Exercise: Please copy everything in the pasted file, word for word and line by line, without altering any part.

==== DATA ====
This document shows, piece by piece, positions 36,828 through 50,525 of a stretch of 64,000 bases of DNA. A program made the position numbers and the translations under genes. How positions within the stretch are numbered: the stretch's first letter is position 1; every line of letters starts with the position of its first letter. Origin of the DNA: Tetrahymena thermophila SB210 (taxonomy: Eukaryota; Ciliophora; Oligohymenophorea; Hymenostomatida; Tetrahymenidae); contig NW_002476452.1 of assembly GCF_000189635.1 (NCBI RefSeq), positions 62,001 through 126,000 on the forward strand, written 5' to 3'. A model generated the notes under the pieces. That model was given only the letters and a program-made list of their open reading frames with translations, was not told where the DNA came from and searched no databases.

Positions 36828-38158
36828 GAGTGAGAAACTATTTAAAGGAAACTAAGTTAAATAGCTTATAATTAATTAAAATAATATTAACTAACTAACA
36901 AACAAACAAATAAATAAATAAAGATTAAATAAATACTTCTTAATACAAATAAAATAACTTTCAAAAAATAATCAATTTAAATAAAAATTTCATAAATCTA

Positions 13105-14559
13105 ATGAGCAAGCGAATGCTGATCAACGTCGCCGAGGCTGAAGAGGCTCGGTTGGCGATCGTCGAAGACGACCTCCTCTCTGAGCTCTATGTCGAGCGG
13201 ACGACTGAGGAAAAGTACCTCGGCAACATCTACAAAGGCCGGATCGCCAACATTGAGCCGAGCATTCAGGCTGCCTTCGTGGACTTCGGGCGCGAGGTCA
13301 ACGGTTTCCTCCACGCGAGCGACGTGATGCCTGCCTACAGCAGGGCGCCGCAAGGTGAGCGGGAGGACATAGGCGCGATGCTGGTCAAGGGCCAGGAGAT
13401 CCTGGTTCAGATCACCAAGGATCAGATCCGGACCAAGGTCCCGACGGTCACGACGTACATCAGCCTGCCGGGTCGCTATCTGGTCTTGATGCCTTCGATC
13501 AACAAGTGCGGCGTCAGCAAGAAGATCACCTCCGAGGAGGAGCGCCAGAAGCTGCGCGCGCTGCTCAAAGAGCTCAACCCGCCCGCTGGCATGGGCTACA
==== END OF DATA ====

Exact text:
This document shows, piece by piece, positions 36,828 through 50,525 of a stretch of 64,000 bases of DNA. A program made the position numbers and the translations under genes. How positions within the stretch are numbered: the stretch's first letter is position 1; every line of letters starts with the position of its first letter. Origin of the DNA: Tetrahymena thermophila SB210 (taxonomy: Eukaryota; Ciliophora; Oligohymenophorea; Hymenostomatida; Tetrahymenidae); contig NW_002476452.1 of assembly GCF_000189635.1 (NCBI RefSeq), positions 62,001 through 126,000 on the forward strand, written 5' to 3'. A model generated the notes under the pieces. That model was given only the letters and a program-made list of their open reading frames with translations, was not told where the DNA came from and searched no databases.

Positions 36828-38158
36828 GAGTGAGAAACTATTTAAAGGAAACTAAGTTAAATAGCTTATAATTAATTAAAATAATATTAACTAACTAACA
36901 AACAAACAAATAAATAAATAAAGATTAAATAAATACTTCTTAATACAAATAAAATAACTTTCAAAAAATAATCAATTTAAATAAAAATTTCATAAATCTA

Positions 13105-14559
13105 ATGAGCAAGCGAATGCTGATCAACGTCGCCGAGGCTGAAGAGGCTCGGTTGGCGATCGTCGAAGACGACCTCCTCTCTGAGCTCTATGTCGAGCGG
13201 ACGACTGAGGAAAAGTACCTCGGCAACATCTACAAAGGCCGGATCGCCAACATTGAGCCGAGCATTCAGGCTGCCTTCGTGGACTTCGGGCGCGAGGTCA
13301 ACGGTTTCCTCCACGCGAGCGACGTGATGCCTGCCTACAGCAGGGCGCCGCAAGGTGAGCGGGAGGACATAGGCGCGATGCTGGTCAAGGGCCAGGAGAT
13401 CCTGGTTCAGATCACCAAGGATCAGATCCGGACCAAGGTCCCGACGGTCACGACGTACATCAGCCTGCCGGGTCGCTATCTGGTCTTGATGCCTTCGATC
13501 AACAAGTGCGGCGTCAGCAAGAAGATCACCTCCGAGGAGGAGCGCCAGAAGCTGCGCGCGCTGCTCAAAGAGCTCAACCCGCCCGCTGGCATGGGCTACA